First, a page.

Cruel Intentions: Kathryn and Sebastian, brother and sister through marriage, begin to play a very cruel game. It starts when Kathryn’s boyfriend Court dumps her. To get back she asks Sebastian to sleep with Cecile, Courts new girl, who is still a virgin. After that he sets his sight on a tougher target, Annette, who has said in Seventeen Magazine that will stay a virgin until married. Kathryn thinks it is impossible so a bet is made. If Sebastian wins, Kathryn will have to sleep with him.
The Bell Jar: Sylvia Plath’s essentially un-filmable novel in regards to the fracture-up of an overachiever in the ’50s has a few commanding scenes and an excellent supporting behavior by Barrie, however doesn’t seriously materialize off. Hassett is well cast although flounders to transfer the dull bravura behavior this film needs. Cast includes Marilyn Hassett, Julie Harris, Anne Jackson, Barbara Barrie, Robert Klein, Donna Mitchell, Jameson Parker, and Thao Penghlis. (107 minutes, 1979)
Inside Man: Within A matter of seconds, the Manhattan Trust Bank has been taken over. Everyone inside is held hostage. The robbers have a brilliant plan that the police struggle to deal with. Just how will they escape, and what was really going on in this sophisticated heist?
Rogue Cop: Dynamic account of a crooked cop stuck between loyalty to his sibling and his gangster cohorts. Cast includes Robert Taylor, Janet Leigh, George Raft, Steve Forrest, Anne Francis, Robert F. Simon, Robert Ellenstein, Alan Hale, Jr., and Vince Edwards. (92 minutes, 1954)
The Recruit: One of the smartest college students in the country, James Clayton gets a unique offer to work special operations for the CIA. To get the job he must go through recruiting school, known as ‘The Farm’. Here he must deal with all kinds of psychological situations, until he can’t tell reality from fiction. When he decides he has had enough, he gets a real assignment, but just what is really going on?
The Hand That Rocks The Cradle: Appearing out of nowhere, and seemingly the perfect nanny, Peyton Flanders is really someone very different. Hired to care for the Bartels new child, she is really out for revenge. Will the Bartels figure out their predicament before it’s too late?
For file downloads use a phrase like “Latest Movies”. Not all searches get the right result. If the first one fails to work out try another one. We would recommend trying “Purchase Movie” for new search results.
The Reckoning: A pastor in 1380 England runs for his life after carrying out an offense and joins a troupe of voyaging performers. The latest village on their voyage is reeling from a infamous kill, which empowers the troupe and fires the minister’s need for redemption. Fascinating tale leaves its principal scoundrel Cassel off-screen far too long, although aids from Bettans hefty behavior. Cast includes Paul Bettany, Willem Dafoe, Simon McBurney, Gina McKee, Brian Cox, Tom Hanly, Jared Harris, and Vincent Cassel. (112 minutes, 2003)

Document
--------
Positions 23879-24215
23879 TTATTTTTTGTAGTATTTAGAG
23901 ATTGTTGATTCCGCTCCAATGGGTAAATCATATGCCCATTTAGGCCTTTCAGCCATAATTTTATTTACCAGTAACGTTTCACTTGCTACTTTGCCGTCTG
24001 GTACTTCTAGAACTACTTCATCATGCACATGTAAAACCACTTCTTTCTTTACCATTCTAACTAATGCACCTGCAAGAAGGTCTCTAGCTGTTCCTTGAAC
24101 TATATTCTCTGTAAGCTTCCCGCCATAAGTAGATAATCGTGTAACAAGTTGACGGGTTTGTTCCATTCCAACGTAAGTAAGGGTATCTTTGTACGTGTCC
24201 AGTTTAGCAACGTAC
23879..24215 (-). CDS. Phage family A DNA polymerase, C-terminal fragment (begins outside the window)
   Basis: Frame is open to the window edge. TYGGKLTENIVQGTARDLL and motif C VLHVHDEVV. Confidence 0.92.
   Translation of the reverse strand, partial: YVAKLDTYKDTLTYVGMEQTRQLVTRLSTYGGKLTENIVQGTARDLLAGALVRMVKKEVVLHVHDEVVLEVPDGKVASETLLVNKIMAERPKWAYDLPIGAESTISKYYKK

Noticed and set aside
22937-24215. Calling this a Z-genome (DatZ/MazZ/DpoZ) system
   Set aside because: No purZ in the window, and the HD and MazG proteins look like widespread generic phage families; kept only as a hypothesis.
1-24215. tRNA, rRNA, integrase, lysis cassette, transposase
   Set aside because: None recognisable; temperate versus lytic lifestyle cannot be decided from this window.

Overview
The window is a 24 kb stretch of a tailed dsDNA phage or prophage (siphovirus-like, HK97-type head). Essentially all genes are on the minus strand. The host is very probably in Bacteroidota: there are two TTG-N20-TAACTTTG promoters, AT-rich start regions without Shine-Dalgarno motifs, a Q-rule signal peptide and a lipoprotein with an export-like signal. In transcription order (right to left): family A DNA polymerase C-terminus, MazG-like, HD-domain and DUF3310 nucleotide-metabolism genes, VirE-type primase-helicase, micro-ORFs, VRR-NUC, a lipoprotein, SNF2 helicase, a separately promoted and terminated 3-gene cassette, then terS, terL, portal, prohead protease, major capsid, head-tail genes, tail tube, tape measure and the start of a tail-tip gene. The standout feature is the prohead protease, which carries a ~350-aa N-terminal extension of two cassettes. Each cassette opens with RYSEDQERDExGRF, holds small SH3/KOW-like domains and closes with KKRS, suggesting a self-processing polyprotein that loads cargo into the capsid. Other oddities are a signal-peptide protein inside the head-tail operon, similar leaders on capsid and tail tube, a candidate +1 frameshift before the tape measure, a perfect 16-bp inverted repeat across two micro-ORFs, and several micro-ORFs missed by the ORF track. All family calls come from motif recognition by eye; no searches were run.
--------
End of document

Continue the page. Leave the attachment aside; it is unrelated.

The Saint: Master thief Simon Templar is close to retirement. He decides to take one last job, to properly fill his bank account. A Russian billionaire hires him to steal a formula for cold fusion from scientist Emma Russell. Two things change his plans. He falls in love with the beautiful scientist, and learns the potential disaster if this formula was in the wrong hands.
Miami Rhapsody: Youthful female is scared of carrying out to matrimony, given the tumult of her parents’ and siblings’ domestic lives. Only complication is that she might appear to halt mentioning it. Light comedy, with earnest undertones, nearly sinks under the mass of chat: a persistent flow of one-line, sitcom-fashion antics. Cast includes Sarah Jessica Parleer, Mia Farrow, Antonio Banderas, Gil Bellows, Paul Mazursky, Kevin Pollak, Marlc Blum, and Ben Stein. (95 minutes, 1995)
Dracula Prince of Darkness: Continuation to Terror OF DRACULA doesn’t measure up. The vampirism Tally Lee is revitalized by a servant and wreaks fear on a group of tourists in an isolated castle. Cast includes Christopher Lee, Barbara Shelley, Andrew Keir, and Suzan Farmer. (90 minutes, 1966)
Day of the Outlaw: Stark Western melodrama of outlaw Ives and clique taking over secluded Western town. Cast includes Robert Ryan, Burl Ives, Tina Louise, Alan Marshal, Nehemiah Persoff, and Elisha Chef. (91 minutes, 1959)
Little Women: Glossy is a redo of Louisa Might Alcott’s pleasant account of adolescent girls finding maturation and romantically set. Cast includes June Allyson, Peter Lawford, Margaret O’Brien, Elizabeth Taylor, Janet Leigh, and Mary Astor. (121 minutes, 1949)
The Horrible Dr. Hitchcock: Clueless that her physician spouse is a psycho! A necrophilia female goes along with him to the mansion where his first spouse evidently died twelve years before throughout sensual games. Cast includes Robert Fleming, Barbara Steele, Teresa Fitzgerald, and Maria Teresa Vianello. (76 minutes, 1962)